The Jewish Museum of New York became one of the latest cultural institutions to take steps to unionize when, on January 10, staff there filed a petition for union elections with the National Labor Relations Board (NLRB) by through representatives of UAW Local 2110. If approved, the union will include arts managers, curators, development staff, educators, visitor experience and retail employees and other administrative staff.
“The Jewish Museum is aware that staff have called for a union election,” a Jewish Museum spokesperson said. “The Museum greatly values its staff and will respectfully engage in any process that occurs.”
The Jewish Museum joins the ranks of many other arts institutions across the United States where employees are currently engaging in labor organizing and contract negotiation efforts, including the school and museum at the Art Institute of Chicago, the Museum of Contemporary Art in Los Angeles, the Hispanic Society and many more. The formation of unions has become a bigger trend in the cultural sector in part due to the Covid-19 pandemic, which has again exposed many of the biggest shortcomings in this sector that cultural workers experience, including low wages. , harsh working conditions, inadequate benefits and lack of job security, while front-line museum staff, such as retail workers, educators, security guards and others, is often the most at risk of being exposed to Covid-19.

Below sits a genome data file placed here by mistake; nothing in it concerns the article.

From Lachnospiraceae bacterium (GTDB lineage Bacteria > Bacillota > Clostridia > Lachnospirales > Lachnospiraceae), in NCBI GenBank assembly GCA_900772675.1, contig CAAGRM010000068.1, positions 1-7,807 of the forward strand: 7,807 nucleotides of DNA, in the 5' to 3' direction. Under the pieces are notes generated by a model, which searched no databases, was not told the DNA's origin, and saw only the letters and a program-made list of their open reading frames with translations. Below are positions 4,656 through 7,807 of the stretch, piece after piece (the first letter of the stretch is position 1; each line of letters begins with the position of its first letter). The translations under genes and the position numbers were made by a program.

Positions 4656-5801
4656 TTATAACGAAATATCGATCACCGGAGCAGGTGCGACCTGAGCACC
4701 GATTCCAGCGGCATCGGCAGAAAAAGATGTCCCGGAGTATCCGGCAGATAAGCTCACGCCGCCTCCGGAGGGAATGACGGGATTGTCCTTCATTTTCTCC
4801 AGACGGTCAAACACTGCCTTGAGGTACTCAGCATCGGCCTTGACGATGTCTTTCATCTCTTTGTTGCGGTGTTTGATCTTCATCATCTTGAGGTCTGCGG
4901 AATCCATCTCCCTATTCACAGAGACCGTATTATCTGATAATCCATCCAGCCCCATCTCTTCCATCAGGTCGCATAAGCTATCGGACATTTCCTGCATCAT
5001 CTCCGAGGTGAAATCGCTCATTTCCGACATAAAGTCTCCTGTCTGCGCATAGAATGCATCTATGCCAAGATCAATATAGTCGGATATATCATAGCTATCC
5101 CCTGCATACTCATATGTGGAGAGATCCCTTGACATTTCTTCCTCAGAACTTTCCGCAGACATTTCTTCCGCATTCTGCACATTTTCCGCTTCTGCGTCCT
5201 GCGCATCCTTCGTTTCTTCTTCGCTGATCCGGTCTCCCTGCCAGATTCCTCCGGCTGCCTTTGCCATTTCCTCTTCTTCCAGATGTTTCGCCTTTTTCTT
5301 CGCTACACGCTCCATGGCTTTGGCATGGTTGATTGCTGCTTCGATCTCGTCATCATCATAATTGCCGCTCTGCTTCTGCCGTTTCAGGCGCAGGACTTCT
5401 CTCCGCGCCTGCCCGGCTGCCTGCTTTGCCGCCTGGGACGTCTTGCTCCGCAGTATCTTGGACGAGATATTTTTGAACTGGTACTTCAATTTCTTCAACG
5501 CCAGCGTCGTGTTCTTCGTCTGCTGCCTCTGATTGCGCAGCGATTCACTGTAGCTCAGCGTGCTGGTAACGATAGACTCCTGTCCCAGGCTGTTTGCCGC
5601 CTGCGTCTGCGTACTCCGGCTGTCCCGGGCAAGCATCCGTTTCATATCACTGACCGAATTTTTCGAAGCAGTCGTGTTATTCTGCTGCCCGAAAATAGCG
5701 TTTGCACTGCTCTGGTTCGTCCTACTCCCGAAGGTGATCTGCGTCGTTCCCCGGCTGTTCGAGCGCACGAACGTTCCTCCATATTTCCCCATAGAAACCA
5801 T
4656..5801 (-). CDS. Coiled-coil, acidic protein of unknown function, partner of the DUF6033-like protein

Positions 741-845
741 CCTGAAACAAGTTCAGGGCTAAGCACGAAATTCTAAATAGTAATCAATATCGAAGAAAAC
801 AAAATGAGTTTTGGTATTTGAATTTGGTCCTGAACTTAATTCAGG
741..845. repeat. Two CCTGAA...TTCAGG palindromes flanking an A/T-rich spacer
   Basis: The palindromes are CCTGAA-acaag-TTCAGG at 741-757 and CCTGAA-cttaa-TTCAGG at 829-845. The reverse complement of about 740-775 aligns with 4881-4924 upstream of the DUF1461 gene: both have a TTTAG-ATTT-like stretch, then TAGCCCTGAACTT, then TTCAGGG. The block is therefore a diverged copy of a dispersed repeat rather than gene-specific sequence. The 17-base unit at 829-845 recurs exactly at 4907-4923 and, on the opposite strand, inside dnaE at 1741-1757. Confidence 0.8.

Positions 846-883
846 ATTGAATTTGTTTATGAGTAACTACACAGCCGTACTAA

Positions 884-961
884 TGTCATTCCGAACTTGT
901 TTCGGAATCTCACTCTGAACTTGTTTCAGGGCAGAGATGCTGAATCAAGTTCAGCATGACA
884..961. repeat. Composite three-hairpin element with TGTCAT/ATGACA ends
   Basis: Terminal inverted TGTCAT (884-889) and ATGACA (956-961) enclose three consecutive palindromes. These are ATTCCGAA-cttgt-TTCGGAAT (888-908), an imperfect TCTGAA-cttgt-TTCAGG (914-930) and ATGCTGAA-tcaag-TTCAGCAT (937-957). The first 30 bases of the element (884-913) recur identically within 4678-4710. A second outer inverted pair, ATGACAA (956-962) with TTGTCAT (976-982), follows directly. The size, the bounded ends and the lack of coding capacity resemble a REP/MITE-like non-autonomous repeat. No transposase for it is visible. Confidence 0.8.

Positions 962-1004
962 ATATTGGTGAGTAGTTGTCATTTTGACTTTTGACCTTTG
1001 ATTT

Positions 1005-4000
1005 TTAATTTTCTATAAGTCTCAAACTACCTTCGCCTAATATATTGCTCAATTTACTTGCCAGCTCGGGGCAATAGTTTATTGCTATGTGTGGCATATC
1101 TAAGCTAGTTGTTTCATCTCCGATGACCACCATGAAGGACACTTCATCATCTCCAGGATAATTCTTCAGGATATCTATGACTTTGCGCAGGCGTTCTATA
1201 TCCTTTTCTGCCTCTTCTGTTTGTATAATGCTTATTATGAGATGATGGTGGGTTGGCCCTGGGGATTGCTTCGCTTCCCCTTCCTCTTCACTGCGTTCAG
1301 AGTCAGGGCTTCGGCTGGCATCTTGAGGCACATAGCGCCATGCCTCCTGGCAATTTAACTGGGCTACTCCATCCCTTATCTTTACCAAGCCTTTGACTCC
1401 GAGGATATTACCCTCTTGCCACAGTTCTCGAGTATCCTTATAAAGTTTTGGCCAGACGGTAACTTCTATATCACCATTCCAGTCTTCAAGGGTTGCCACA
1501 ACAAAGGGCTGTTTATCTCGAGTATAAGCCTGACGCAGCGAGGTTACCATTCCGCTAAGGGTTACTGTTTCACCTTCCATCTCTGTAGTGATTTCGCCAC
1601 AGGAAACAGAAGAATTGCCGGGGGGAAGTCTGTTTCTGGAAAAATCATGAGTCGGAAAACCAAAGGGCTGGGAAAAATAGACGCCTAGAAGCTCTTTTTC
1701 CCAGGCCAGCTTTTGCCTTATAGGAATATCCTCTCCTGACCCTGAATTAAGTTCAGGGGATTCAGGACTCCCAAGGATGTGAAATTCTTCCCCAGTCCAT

The pandemic has also led to many layoffs and furloughs at museums across the country. With the Omicron variant now sweeping the country, many museums have had to limit their opening hours, impose new safety guidelines and in some cases even close, often due to staff shortages, giving more impetus to the trade union movement. the whole industry,” says Bryan Cook, an arts manager at the Jewish Museum who has been involved in organizing efforts there and at the Guggenheim Museum. I know among full-time staff, the up and down benefits when HR plays with insurers every year can definitely be frustrating. Overall, job security in a precarious world is very important.
Museum officials have until Jan. 20 to respond to staff’s demand for a union election. From there, if the request is not contested, elections will take place.